This will dramatically increase the velocity of supply chains, and take humans out of the equation for decisions that are driven by a common objective, to speed up moving materials. Humans will be needed, but machines can often make decisions without bias, and without hesitation. Consider that throughout history, time and time again, pauses in human decision-making have been the major flaw in how major battles were won and lost. We are again reminded of the foolish decisions of General George McClellan at Antietam, where in possession of the Robert E. Lee’s entire war strategy, he did nothing with the information. He could have divided the enemy, then destroyed him at his leisure, putting an end to the Civil War. And yet, “…he did nothing, performed no reconnaissance, and issued no orders, and not a single one of his commanders dared to tell him to do so.”
As information flows between organizations and machines is increased, environmental sensing in the network will occur instantaneously, and ensure that supply and demand peaks and valleys are communicated in real time. This idea of environmental network sensing is similar to the idea of your body’s recognizing invaders through its immune system. One’s body has an “innate” immune system that it is born with, and which is active the moment you are born. The system recognizes an invader, and goes into action immediately, and the cells surround and engulf the invader, and kill him. These cells are phagocytes. There is also another immune system called the acquired immune system which produces cells (antibodies to protect your body from a specific invader. These antibodies are developed by cells called B lymphocytes after the body has been exposed to the invader. After the first exposure, the immune system will recognize the invader and defend against it. This is what immunization does: train your immune system to make antibodies to protect you from harmful diseases.
Let’s think about another simple example: toilet paper. During March, April, and May 2020, anyone taking a trip to the grocery was baffled to find that the toilet paper aisles were completely and starkly bare. Not even a single package was available on most days at most stores. What happened? Were the TP companies halting their production? In fact, what happened was a function of the coronavirus announcement, and people anticipating shelter-at-home mandates starting to appear around the globe States, based on what was happening first in China, then in Italy, Spain, Germany, France, and eventually, the United States. This led to fears of scarcity, which in turn led people to begin to hoard one of their first and immediate needs: hand sanitizer, toilet paper, meat and protein, cleansers, baby diapers, and paper towels. For these industries, demand has always been relatively stable, and is subject to only minor variations in demand. None of them anticipated or sensed that the population would be anticipating scarcity of these supplies – so even though there was in many cases 30 days of supply in the channel for most of these grocery store items, the sudden rush depleted these inventories in a matter of one or two weeks! The inability of these enterprises to “sense” that demand would spike due to fear of COVID and shelter at home led to the shortages.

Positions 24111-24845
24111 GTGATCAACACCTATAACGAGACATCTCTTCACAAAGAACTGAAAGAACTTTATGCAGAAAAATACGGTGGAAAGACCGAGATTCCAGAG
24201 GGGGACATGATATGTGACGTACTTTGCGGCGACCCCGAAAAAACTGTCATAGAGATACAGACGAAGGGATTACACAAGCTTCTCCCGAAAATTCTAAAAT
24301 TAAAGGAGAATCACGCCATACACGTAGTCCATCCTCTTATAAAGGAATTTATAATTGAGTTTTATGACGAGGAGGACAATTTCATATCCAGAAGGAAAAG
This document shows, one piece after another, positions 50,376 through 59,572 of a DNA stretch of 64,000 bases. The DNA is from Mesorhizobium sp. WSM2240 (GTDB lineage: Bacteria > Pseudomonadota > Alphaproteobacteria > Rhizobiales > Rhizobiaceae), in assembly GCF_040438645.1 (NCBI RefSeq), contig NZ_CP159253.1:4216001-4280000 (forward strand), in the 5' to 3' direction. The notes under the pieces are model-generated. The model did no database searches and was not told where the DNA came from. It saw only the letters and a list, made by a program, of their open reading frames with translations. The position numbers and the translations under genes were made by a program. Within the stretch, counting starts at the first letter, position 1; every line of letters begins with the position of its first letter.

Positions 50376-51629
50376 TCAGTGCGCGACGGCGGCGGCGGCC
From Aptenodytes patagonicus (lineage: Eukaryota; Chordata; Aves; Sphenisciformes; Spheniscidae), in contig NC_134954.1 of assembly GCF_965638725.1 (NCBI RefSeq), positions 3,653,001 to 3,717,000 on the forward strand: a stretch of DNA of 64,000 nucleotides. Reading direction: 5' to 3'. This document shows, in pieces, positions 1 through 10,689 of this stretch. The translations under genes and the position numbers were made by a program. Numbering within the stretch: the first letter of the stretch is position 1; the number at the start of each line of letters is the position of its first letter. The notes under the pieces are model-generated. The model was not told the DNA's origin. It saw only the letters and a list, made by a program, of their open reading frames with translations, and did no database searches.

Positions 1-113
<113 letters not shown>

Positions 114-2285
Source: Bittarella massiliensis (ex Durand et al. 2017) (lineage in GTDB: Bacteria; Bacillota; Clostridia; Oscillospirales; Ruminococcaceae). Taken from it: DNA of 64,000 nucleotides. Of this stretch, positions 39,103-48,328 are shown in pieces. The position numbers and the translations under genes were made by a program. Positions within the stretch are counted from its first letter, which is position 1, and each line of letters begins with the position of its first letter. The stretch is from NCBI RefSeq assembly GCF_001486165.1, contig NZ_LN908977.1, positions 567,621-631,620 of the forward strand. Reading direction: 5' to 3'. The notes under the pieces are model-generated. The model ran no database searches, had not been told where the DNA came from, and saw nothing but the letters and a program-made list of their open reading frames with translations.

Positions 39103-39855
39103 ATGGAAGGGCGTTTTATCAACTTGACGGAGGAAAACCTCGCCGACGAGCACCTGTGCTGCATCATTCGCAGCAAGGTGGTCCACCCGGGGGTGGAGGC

The second component of environmental sensing is the ability to rapidly scale up production, or scale it down, based on the demand signal. Procter and Gamble, a consumer goods company, developed a demand-sensing algorithm years ago that was quick to detect even a minor variation or uptick in demand, and quickly communicate that signal down the supply chain instantaneously to distributors, manufacturing sites, and suppliers. (It is interesting that in the midst of COVID, I was consistently able to buy “Bounty” paper towels that were always on the shelf, that are manufactured by P&G. Evidence of the demand signal at work!). But as we move into a post-COVID world, the ability of the flow of information in a rapid fashion will be critical.